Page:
It could be taxing doing the same menial job day in and out. Scottish trio Biffy Clyro has been in the business for 19 years and in their second year of the Opposites album tour, but Monday night’s set at the Coliseum portrays an accurate example to the phrase ‘a job isn’t a job if you are having fun’.
Their arrival in Singapore couldn’t be more timely but the weather had better plans for them, a 28 degrees sweltering heat in an outdoors arena. Introducing their entrance with glistening bright lights was a smart touch, but adding on a Scottish war cry only added on to the grand and overwhelming tag I’ve lavished on them.
The trio step onstage bearded and topless, a sight Biffy Clyro fans have been used to. Lead singer Simon Neil croons the opening words to ‘Different People’, tugging at his pants which hangs loose on his waist while letting the reverberation of his Stratocaster dangle around him. The chorus was a different change of shift; anthemic lines, quick loud crashes and finger-knotting riffs collapses the organized crowd, there was to be no such hand-holding for the night.
In ‘The Captain’, Neil leads the crowd into a soaring choral-like verse before emptying out his pockets with a raw-sounding vocal presence on the mic. Over the mesmerizing chorus, bassist James Johnston hammers in a thumping livewire of a bass line, while providing the back up bits with his cymbal-smashing twin brother, Ben Johnston.
A week ago, I watched the same tattooed bodied men skip around the stage at the Palais Theater, an odd choice, considering the Palais was a seated venue where ballets from the Bolshoi and the Kirov used to present themselves to upper-class men in suits. Onstage, they went berserk, throwing themselves enthusiastically around the oversized stage and only stopping where the barricade meets.
A week after, they play the Coliseum to 500 revelers, about a quarter of them, raucous expats with equally strong Scottish accents. In comparison, they didn’t deviate much from the predeteremined set nor were they disheartened at the deficient crowd accumulating before them, but were equally aggressive in giving the Asian fans a fair crack of the whip, showing off their stockpile of songs, that they have gathered since their first debut album Blackened Sky in 2002.
A chat after the show with Jonny, the engrossed sound guy for Biffy Clyro, revealed that these speculations are indeed true. Few years ago, the band was booked for a show in a 900-standing club in Reno, America, with only 15 people showing up. The trio who were used to playing festivals weren’t defeated nor discontented, playing the entire set with even more vigor and drive. There was a running joke that night about how they could learn the first names of the people in attendance by the encore, showing their good-natured personality.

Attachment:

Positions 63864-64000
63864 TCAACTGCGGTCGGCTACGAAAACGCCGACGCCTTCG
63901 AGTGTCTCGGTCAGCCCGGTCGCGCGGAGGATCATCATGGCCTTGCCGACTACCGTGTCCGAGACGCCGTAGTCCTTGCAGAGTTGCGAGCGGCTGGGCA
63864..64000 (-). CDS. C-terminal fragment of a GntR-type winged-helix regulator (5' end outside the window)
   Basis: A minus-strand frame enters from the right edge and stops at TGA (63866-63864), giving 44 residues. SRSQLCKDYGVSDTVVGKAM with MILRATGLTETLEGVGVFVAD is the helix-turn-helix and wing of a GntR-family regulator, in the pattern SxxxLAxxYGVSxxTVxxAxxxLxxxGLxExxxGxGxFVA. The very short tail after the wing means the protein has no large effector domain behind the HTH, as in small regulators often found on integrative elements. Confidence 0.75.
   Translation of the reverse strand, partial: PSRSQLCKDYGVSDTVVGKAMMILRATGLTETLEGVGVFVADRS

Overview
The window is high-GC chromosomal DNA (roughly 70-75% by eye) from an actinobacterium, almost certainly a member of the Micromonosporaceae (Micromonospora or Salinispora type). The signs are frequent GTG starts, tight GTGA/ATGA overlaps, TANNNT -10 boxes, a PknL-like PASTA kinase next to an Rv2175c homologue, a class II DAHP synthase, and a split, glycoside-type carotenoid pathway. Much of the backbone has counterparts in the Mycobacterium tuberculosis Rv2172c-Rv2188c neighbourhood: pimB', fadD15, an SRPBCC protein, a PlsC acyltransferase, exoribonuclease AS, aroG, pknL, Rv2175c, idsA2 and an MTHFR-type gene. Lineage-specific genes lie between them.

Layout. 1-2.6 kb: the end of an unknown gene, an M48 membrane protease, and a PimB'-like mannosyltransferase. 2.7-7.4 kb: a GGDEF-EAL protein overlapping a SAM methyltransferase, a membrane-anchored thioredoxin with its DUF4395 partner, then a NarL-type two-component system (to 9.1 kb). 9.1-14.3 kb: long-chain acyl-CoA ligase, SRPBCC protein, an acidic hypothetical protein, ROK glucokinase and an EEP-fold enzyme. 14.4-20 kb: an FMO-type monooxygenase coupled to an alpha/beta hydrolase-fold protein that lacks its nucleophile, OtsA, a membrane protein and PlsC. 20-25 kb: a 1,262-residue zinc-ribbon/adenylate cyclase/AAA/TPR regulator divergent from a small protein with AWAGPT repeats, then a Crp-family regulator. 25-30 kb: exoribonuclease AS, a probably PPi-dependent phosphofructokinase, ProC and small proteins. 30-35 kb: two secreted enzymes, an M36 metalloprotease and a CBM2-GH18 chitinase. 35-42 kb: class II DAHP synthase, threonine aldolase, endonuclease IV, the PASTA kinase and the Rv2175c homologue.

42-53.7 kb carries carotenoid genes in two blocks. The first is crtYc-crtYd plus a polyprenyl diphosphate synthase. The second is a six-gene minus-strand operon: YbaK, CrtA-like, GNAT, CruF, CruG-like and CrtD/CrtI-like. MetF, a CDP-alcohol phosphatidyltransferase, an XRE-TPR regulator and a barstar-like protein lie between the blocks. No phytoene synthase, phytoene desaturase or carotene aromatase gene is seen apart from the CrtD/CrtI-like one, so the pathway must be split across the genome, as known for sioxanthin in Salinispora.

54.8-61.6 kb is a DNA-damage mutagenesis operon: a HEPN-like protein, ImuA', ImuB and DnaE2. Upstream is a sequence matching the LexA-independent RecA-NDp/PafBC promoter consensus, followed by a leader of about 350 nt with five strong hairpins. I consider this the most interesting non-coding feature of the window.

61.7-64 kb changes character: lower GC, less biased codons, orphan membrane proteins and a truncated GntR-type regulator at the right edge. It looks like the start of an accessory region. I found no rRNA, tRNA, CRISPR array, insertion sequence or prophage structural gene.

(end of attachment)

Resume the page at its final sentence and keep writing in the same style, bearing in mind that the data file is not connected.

Midway through, ‘57’ plays at a noticeably faster speed, as if resurrecting the old classic. And as a track that embodies much heavier emotions and understanding, lyrically and musically wise, the crowd reacts to it passionately, never once dialling back on the noise.
Tracks like ‘Living Is a Problem Because Everyone Dies’ and ‘God and Satan’ acts as a bridge edging both old and newer fans to a common path. But it doesn’t necessarily translate to a selling out.
There still remains a familiar theme of pain, struggle and loss running through but matched with a more composed vocal performance from Neil and a distinct and mature style of playing, tracks off Opposites show a more pronounced sound that will soon to be a Biffy Clyro signature that fans can both connect and relate to effortlessly.
Following strong disagreement over the end of the set, the audience insisted on an encore to end the night on an even classier note. What follows is Neil conceding and reentering the fray with his acoustic guitar slung across his sweat-less body.
As the last words of ‘Mountains’ were mouthed, a soaked Simon Neil looks up from behind his guitar, exhausted but yet jubilant. Even though their day starts at different parts of the world, their nights end with a consistent two thumbs up. It is no wonder they haven’t stopped dabbling in music, they can’t and they shouldn’t.